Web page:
The Long Walk Home: Statistical Distances, Part 2

To recap, in the setting of implicit generative modeling (IGM), we wish to train a model to produce data that appears to be drawn from a target distribution $p$, which might be images of cats or whatever else we’re interested in. The distribution $p$ is unknown, and we only have indirect access to it through finite data samples. The model that we are training produces data with distribution $q_t$ at time $t$, also unknown, which early on will not look anything like the target data. Our goal is to move $q_t$ closer and closer to $p$ until the distributions overlap and the data they generate is indistinguishable in terms of its content and style. We don’t want to simply reproduce the training data, though. So if the target data is cat pictures, we want our model to start churning out new cat pictures that match the overall look of our training data.

In Part 1, I introduced the concept of a statistical distance $d(p, q_t)$ to measure the separation of two distributions, which tells us how far we need to go to achieve our goal. Our training objective, then, is for $d(p, q_{t’}) \leq d(p, q_t)$ when $t’ > t$. That is, we want to get progressively closer to our target as time goes on. I provided examples of statistical distances based on the moment generating function, $M_p(\mb{t})$, and the characteristic function, $\varphi_p(\mb{t})$. Since these functions are equal at every argument $\mb{t} \in \mathbb{R}^d$ for two distributions $p$ and $q_t$ if and only if $p = q_t$, they provide a straightforward way to measure how far apart two distributions are: Simply compare their values over a range of arguments $\mb{t}$, and add up or average the amount by which they differ. This quantity should get closer to zero as our model gets better at capturing the essence of distribution $p$.

Classifier-Based Tests and GANs

The distances I have described already are just two of very many possibilities, and they’re not even the most commonly used for the IGM problem. As with statistical distances, we can also test the equality of two distributions by training a classifier on examples from the distributions. That is, we want to train the classifier to be able to identify when data has come from distribution $p$ and when it has come from distribution $q_t$. Intuitively, the more dissimilar the distributions are, the easier the job the classifier will have and the better its performance. However, if the distributions are identical, then the classifier should fail to distinguish them in any meaningful way, even if slightly overfitting to the training data. After all, how could the classifier succeed if the distributions are the same?

An idea due to David Lopez-Paz and Maxime Oquab is to separate the data into training and testing buckets. A classifier $f_{\psi}: \mathbb{R}^d \to (0,1)$ is then trained in the usual way, such that $$f_{\psi}(\mb{x}) \approx \begin{cases} 1 & \mb{x} \sim p \\ 0 & \mb{x} \sim q_t \end{cases}.$$ We then apply the trained classifier to the test data of size $M$ and compute the statistic $$T = \frac{1}{M} \sum_{i=1}^M \mathbb{I} \left[ \mathbb{I} \left( f_{\psi}(\mb{x}) > \frac{1}{2} \right) = \mathbb{I} \left( \mb{x} \sim p \right) \right],$$ where $\mathbb{I}$ is an indicator function that returns 1 if the condition in its argument is true and 0 otherwise.

Translating the above equation into words, we’re looking to see the rate at which the classifier gets it right. First, inside the brackets, we check if we have classified a point as coming from $p$, which we do if $f_{\psi}(\mb{x}) > \frac{1}{2}$ (true or false; 1 or 0). Then we see if it really did come from $p$ (true or false; 1 or 0). And then we count up all the times these truth values agreed ($1 = 1$ or $0 = 0$) and compute the average. This is the classification rate. Under the null hypothesis, $p = q_t$, the classifier will have chance performance, meaning it will hover around 50 percent accuracy, assuming that we have an equal number of samples from $p$ and $q_t$. The exact neighborhood within which the performance hovers is the sampling distribution under the null hypothesis, which is a binomial distribution, $\mbox{BIN}(\frac{1}{2}, M)$, which for large $M$ is approximately $\mathcal{N}(\frac{1}{2}, \frac{1}{4M})$.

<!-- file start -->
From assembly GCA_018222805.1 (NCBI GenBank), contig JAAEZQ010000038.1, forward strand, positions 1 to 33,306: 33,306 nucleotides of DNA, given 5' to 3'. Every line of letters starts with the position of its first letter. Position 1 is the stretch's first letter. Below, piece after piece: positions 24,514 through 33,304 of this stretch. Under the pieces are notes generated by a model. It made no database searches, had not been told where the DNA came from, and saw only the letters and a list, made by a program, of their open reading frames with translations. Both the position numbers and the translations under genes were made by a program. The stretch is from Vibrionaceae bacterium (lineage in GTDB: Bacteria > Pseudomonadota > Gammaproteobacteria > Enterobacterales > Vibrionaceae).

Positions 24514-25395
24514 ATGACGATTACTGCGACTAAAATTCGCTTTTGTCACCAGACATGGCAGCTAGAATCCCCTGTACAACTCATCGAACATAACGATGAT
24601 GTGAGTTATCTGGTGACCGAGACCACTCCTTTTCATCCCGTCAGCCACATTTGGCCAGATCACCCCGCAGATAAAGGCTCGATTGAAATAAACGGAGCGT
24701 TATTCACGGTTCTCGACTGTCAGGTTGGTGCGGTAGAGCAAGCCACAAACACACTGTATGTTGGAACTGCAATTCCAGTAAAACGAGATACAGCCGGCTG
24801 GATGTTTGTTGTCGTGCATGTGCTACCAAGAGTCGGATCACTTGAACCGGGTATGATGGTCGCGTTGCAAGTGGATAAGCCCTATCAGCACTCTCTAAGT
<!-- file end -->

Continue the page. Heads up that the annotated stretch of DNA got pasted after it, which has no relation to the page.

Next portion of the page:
In the IGM setting, though, classifiers are perhaps best known for their role in generative adversarial networks (GANs), where they are more commonly referred to as discriminators. Here they provide a training signal to a generator, $g_{\theta}$, under the so-called non-saturating GAN loss, $$\mathcal{L}(\theta) = -\log f_{\psi}(g_{\theta}(\mb{z})),$$ which is equivalent to maximizing $f_{\psi}(g_{\theta}(\mb{z}))$ for generated data $g_{\theta}(\mb{z}) \sim q_t$, where $\mb{z}$ is a random input vector from a convenient, easy-to-sample-from prior distribution, often the standard Gaussian. This is consistent with the common lore about GANs, namely that the generator is trained in a way to “fool” the discriminator into classifying generated (fake) images as real.

Under certain conditions, optimizing this GAN objective can be shown to minimize the Jensen-Shannon divergence (JSD), another type of statistical distance,1 which is defined by $$\mbox{JSD}(p \| q_t) = \frac{1}{2} D(p \| m) + \frac{1}{2} D(q_t \| m),$$ where $$D(p \| q) = \E_p \left[ \log \frac{p(\mb{x})}{q(\mb{x})} \right]$$ is the Kullback-Leibler (KL) divergence, and $m = \frac{1}{2}(p + q_t)$ is a 50-50 mixture of the distributions $p$ and $q_t$. While the KL divergence will equal zero if and only if $p = q_t$, it is not symmetric (meaning that it is not a true distance based on the conditions a distance has to obey). But the JSD is symmetric, which makes it behave as a distance.2 Naturally, for distance-like measures $d(p, q_t)$ that equal zero if and only if $p = q_t$, any method that makes one of them vanish will make all of them vanish. In other words, we need not get too hung up on the Jensen-Shannon formulation, especially since it relies on assumptions that do not typically hold in practice.

Something to keep in mind is that if our model training works, eventually the data we generate and the real training data will be indistinguishable. That means that running Lopez-Paz and Oquab’s test will reveal chance classification performance, and we’ll conclude that the generated data distribution is equal to the data distribution. But that also means that in the process of training a GAN with a discriminator, we ultimately have to destroy the discriminator’s ability to discriminate.

An Alternative View of GANs